It took an Olympic swimmer, Rio bronze medalist Cody Miller, to raise public awareness of pectus excavatum: a chest wall deformity characterized by a caved-in appearance. The condition can cause compression of the heart and lungs.
Pectus excavatum can be corrected through a surgical procedure known as the Nuss procedure. Jackie Hurley is Surgical Coordinator for the Pectus Program at Phoenix Children’s Hospital, where the Nuss procedure has been performed more than 700 times. “In the recovery room, the first thing many of my patients say is ‘Oh my gosh, I can breathe!’” says Hurley.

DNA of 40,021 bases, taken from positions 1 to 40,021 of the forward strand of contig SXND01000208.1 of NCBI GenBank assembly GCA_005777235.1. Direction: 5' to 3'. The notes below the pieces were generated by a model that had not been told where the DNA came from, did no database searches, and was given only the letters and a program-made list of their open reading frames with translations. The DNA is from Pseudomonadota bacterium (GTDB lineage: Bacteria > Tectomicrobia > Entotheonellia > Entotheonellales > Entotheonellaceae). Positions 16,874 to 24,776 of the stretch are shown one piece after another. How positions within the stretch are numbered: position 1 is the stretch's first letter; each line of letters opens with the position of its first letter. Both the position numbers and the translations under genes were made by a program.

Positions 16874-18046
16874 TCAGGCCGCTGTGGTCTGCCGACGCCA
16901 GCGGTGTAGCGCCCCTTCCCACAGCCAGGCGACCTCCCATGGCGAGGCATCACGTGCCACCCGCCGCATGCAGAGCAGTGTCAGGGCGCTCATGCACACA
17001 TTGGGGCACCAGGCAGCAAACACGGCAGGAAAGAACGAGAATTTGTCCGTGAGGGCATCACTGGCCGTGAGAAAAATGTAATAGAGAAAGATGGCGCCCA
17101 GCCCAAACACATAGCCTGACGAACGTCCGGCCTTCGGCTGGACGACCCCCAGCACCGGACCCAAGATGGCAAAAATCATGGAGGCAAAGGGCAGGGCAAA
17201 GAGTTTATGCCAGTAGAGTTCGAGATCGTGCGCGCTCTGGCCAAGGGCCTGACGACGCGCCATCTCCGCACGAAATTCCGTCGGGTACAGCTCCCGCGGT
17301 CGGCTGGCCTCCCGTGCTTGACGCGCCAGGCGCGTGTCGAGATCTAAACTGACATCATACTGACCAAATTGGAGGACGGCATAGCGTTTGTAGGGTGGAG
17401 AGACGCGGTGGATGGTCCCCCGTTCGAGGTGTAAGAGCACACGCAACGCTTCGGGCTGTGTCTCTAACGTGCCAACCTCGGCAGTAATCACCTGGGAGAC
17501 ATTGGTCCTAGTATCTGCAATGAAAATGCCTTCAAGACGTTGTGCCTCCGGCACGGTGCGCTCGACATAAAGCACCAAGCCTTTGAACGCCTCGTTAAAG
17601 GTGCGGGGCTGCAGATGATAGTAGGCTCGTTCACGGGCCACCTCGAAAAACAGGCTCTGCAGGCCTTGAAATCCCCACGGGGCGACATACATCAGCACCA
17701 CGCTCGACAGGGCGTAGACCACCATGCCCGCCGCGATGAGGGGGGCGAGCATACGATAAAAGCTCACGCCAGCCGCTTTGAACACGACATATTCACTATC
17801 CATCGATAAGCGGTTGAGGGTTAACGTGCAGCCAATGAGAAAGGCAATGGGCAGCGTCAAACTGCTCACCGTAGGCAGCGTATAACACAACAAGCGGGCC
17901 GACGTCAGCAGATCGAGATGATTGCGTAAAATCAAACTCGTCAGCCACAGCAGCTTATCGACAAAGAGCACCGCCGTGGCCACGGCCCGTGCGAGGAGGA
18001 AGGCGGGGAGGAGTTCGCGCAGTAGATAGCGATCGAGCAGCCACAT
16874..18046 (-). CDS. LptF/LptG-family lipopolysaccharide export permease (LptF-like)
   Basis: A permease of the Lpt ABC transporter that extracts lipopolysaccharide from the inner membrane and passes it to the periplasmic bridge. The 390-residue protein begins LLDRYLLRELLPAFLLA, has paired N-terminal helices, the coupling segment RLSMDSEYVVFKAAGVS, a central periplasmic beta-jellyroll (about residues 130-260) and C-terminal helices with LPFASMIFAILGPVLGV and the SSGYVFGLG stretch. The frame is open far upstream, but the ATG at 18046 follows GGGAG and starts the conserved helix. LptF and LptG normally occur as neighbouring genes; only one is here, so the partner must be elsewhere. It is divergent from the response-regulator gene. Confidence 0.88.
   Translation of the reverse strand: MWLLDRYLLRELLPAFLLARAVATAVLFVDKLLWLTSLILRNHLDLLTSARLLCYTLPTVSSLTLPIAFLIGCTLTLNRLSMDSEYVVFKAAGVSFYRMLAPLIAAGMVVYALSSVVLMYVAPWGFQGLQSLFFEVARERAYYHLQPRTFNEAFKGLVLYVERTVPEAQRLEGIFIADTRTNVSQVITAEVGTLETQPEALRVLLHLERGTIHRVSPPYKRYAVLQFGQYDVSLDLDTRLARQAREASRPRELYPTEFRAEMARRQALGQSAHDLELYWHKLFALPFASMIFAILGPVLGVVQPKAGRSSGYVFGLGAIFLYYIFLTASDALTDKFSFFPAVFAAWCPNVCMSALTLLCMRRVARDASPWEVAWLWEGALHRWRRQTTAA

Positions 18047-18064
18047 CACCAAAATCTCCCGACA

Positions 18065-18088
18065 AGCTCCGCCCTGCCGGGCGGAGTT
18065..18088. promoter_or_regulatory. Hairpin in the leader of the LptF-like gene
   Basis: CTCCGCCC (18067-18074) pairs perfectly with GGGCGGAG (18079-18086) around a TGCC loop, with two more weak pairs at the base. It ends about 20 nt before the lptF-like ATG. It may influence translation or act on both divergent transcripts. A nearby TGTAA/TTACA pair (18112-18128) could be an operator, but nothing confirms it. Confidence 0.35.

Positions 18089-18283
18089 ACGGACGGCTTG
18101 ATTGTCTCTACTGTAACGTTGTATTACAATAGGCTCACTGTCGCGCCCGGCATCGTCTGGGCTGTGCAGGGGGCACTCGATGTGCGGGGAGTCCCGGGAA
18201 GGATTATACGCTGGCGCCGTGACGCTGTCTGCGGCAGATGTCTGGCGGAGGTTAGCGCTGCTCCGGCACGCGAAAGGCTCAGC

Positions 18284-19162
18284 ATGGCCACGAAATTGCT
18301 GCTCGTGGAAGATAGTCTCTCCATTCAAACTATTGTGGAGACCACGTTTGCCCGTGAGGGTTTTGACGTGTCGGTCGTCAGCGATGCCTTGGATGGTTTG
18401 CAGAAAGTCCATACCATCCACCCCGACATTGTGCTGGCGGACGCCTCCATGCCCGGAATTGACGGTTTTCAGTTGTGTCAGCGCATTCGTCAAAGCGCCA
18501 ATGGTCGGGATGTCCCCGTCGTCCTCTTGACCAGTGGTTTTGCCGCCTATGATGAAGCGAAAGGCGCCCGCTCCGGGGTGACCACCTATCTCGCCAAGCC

When a high-profile event like the Olympics hands you an ideal opportunity to educate families and showcase your health system’s capabilities in a unique and original way, you jump on it. Jared Johnson is Digital Marketing Manager at Phoenix Children’s Hospital. “We were looking for the right program, the right procedure that would make sense to do something new,” says Johnson.
Hurley and Johnson collaborated on a live broadcast of the Nuss procedure using Periscope, and the results were striking: Many families who watched the broadcast subsequently made the decision to have the procedure at Phoenix Children’s.
For all the details on this innovative idea—including what worked and what Phoenix Children’s would do differently next time—read the full article now:
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